TECHNOLOGY TRADER: For Biotech, Here Come the Clones by Bill Alpert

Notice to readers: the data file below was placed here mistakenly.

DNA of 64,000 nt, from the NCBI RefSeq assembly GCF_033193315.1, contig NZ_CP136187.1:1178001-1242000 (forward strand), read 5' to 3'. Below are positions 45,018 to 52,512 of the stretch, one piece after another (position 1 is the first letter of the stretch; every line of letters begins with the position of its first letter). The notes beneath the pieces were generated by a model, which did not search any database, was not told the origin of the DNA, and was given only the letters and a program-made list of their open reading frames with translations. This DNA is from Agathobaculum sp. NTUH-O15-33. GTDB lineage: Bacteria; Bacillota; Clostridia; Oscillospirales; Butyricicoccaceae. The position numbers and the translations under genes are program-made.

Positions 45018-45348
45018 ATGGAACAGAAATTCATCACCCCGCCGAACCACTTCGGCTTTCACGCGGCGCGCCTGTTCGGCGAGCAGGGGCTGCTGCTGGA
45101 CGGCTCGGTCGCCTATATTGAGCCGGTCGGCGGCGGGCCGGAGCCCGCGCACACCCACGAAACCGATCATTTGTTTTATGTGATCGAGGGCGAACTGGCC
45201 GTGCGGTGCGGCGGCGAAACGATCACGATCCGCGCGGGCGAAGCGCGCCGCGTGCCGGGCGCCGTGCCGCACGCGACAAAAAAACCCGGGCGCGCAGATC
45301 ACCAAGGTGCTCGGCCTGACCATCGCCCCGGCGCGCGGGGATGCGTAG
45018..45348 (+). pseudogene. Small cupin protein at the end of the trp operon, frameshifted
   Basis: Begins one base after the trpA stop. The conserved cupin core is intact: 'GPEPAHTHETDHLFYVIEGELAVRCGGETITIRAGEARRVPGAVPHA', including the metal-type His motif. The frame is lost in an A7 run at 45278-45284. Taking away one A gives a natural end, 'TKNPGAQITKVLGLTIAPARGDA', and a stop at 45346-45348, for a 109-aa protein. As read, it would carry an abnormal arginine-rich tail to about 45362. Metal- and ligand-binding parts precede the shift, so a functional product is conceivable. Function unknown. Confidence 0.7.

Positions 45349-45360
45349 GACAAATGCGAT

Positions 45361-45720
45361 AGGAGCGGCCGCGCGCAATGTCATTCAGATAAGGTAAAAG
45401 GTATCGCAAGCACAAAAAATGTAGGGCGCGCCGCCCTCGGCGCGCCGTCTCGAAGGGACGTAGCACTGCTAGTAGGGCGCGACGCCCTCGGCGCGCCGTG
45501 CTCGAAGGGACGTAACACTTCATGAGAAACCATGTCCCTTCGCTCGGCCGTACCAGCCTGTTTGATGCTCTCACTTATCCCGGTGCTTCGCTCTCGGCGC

Summary: On Wednesday a bipartisan group introduced a bill in Congress that would have the FDA give approval to generic biologic drugs, something traditional drugs have already had for 20 years. The lack of competition allows biotech companies to charge hefty prices for their treatments, to the pleasure of shareholders but not patients. Biotech's biggest customer is the government's Medicare program, which spent $3 billion on just three anemia drugs from Amgen Inc. (AMGN) in F2005, causing one analyst to remark "Amgen is obviously the big target here." Amgen counters that reproducing biological products is complex, and should be heavily tested. Backers of the bill include General Motors Corp. (GM) (it has the #1 private medical bill in the U.S.), health insurer Aetna Inc. (AET), generic giant Teva Pharmaceutical Industries (TEVA) and pharmacy benefit manager Express Scripts Inc. (ESRX). Some bio-drugs are easier to reproduce, such as: human insulin made by Novo Nordisk (NVO) [the company has thus moved into modifieds that improve treatments], Amgen's two red blood cell boosters, and enzymes that treat metabolic disorders made by Genzyme Corp. (GENZ). On the harder to copy side: Monoclonal antibodies made by Genentech Inc. (DNA), interferons sold by Biogen (BIIB), and Amgen's anemia drugs. Other companies who have shown an interest in the bill: Novartis AG (NVS), Pfizer Inc. (PFE), Barr Pharmaceuticals Inc. (BRL), and Medco Health Solutions Inc. (MHS).